Policy: Technology

Obama administration denies knowing about Heartbleed before this month

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Politics,White House,National Security,PennAve,Susan Crabtree,NSA,Spying,Privacy,Technology,Internet

The Obama administration is denying that the National Security Agency or any other part of the government knew about a flaw in the way that many websites send sensitive information, known as the Heartbleed bug, before it was discovered earlier this month.

“Reports that NSA or any other part of the government were aware of the so-called Heartbleed vulnerability before April 2014 are wrong,” White House National Security Council spokeswoman Caitlin Hayden said in a statement released late Friday afternoon.

The federal government, she said, was not aware of the recently identified vulnerability, one of the biggest Internet bugs affecting the basic security of a large swath of the world's websites.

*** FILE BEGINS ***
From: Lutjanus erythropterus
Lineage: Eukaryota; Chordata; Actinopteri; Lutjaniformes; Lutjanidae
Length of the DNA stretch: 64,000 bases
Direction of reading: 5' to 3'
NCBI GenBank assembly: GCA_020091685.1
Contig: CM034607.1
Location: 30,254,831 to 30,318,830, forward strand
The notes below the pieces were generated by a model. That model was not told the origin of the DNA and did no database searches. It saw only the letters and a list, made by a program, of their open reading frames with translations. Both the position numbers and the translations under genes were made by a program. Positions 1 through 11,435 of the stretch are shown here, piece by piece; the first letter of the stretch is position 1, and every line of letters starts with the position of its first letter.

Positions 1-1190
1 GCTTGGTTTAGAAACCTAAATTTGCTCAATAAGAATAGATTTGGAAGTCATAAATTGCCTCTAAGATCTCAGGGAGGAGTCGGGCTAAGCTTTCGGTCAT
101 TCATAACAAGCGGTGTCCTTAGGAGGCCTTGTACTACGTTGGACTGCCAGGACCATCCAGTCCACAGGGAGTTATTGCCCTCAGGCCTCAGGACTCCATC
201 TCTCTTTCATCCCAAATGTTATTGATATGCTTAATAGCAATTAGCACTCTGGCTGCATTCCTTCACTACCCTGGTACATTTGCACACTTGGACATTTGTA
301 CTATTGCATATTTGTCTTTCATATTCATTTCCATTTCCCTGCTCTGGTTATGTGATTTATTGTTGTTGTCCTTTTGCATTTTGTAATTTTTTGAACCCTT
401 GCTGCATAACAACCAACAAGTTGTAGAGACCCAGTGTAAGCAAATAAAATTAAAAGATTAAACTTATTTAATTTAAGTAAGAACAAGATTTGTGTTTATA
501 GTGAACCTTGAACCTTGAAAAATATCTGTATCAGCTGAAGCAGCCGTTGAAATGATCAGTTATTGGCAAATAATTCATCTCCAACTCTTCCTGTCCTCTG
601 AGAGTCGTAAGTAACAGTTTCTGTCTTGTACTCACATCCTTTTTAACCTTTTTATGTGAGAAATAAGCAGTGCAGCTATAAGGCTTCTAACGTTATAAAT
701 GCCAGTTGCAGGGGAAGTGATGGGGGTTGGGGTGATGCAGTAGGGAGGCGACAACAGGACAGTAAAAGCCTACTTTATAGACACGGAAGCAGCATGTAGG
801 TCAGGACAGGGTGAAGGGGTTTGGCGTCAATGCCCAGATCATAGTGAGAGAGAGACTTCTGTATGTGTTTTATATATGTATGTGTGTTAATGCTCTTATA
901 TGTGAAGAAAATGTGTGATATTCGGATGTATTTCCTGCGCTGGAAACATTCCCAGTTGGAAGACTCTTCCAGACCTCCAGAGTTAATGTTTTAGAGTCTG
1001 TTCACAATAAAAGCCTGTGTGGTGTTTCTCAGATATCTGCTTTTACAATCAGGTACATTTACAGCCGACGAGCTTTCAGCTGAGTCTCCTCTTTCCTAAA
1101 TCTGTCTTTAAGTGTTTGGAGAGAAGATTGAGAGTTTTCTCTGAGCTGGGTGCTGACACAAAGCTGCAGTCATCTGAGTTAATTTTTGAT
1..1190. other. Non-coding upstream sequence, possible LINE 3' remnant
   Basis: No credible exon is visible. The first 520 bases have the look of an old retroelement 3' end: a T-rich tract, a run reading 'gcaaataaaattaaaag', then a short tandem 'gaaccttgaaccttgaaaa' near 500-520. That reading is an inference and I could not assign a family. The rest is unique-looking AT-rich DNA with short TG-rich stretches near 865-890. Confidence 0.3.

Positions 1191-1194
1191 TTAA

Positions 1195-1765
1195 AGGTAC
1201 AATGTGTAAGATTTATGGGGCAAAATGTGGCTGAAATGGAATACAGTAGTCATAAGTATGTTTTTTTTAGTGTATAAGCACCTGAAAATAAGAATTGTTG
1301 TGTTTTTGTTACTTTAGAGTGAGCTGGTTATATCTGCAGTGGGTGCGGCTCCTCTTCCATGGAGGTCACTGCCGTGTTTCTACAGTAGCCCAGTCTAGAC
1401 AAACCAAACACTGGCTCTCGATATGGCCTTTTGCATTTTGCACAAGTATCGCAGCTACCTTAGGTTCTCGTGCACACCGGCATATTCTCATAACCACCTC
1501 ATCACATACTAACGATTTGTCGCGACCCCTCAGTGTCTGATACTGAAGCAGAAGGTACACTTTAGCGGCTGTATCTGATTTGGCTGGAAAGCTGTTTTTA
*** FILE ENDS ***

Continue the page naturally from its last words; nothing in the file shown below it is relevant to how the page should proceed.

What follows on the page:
“This administration takes seriously its responsibility to help maintain an open, interoperable, secure and reliable Internet,” she said. “If the Federal government, including the intelligence community, had discovered this vulnerability prior to last week, it would have been disclosed to the community responsible for OpenSSL.”

OpenSSL is a piece of free software created in the mid-1990s that most companies and governments still use.

Hayden's statement directly conflicts with a Bloomberg report posted earlier Friday afternoon that contends that the NSA knew about Heartbleed for at least two years and regularly used it to gather critical intelligence. The report cites “two people familiar with the matter.”

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